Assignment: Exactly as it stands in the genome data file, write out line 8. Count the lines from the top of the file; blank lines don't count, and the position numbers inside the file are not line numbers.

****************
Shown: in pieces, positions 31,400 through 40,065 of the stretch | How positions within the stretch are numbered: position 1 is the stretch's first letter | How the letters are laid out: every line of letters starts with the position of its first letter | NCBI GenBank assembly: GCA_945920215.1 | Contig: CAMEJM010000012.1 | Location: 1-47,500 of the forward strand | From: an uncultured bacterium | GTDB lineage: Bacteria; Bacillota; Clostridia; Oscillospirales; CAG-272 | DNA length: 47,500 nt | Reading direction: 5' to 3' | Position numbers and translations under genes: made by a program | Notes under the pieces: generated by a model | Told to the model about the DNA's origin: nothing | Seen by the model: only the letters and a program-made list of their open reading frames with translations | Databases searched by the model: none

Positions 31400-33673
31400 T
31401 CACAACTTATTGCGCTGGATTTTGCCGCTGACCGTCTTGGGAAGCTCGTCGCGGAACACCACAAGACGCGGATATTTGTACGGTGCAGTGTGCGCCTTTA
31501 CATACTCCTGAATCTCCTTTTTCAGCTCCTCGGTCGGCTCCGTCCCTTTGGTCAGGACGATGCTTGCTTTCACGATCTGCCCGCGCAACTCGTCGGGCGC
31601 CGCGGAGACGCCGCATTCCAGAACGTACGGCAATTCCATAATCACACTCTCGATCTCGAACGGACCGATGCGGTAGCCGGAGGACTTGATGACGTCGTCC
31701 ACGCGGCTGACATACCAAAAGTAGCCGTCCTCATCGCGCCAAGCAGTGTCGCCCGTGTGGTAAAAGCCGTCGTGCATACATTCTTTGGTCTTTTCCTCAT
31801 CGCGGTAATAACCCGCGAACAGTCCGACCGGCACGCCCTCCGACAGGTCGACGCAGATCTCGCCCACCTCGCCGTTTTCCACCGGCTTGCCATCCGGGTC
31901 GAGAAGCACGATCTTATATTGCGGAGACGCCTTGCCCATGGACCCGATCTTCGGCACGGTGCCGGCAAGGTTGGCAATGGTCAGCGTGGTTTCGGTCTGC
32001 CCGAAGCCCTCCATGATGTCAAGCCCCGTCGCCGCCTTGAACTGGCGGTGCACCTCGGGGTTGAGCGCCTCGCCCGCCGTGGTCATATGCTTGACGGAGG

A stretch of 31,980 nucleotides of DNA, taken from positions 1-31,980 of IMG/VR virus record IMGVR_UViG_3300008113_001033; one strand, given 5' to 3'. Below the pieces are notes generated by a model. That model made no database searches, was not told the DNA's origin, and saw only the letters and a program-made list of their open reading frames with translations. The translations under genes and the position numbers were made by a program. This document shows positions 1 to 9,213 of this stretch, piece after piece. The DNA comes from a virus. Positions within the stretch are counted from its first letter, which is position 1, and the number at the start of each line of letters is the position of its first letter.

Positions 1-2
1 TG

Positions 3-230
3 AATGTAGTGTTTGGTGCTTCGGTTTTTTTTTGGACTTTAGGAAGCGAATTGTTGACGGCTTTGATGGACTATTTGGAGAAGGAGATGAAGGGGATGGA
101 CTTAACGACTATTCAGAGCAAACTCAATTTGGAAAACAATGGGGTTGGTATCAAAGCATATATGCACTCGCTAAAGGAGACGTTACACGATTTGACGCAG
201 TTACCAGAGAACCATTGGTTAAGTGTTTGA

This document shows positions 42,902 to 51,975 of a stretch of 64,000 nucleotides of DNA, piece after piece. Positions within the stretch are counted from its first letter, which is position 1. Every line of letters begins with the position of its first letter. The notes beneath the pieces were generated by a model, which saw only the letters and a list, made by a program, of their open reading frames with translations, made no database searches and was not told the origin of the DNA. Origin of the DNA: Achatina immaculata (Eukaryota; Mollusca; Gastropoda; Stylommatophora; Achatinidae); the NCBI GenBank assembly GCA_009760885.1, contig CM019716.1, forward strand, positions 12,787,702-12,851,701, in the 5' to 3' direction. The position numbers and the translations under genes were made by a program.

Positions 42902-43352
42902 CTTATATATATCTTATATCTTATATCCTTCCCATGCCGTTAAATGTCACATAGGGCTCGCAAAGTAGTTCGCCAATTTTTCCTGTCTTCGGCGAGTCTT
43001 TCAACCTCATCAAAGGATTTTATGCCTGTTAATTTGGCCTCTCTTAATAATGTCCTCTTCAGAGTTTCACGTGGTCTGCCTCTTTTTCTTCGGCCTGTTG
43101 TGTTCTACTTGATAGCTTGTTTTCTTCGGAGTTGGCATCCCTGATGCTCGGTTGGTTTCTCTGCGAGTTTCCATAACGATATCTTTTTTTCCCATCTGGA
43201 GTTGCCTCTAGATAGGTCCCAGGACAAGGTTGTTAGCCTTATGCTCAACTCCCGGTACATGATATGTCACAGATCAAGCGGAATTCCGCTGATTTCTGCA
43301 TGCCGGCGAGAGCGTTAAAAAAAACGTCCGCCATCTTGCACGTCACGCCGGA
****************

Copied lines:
31801 CGCGGTAATAACCCGCGAACAGTCCGACCGGCACGCCCTCCGACAGGTCGACGCAGATCTCGCCCACCTCGCCGTTTTCCACCGGCTTGCCATCCGGGTC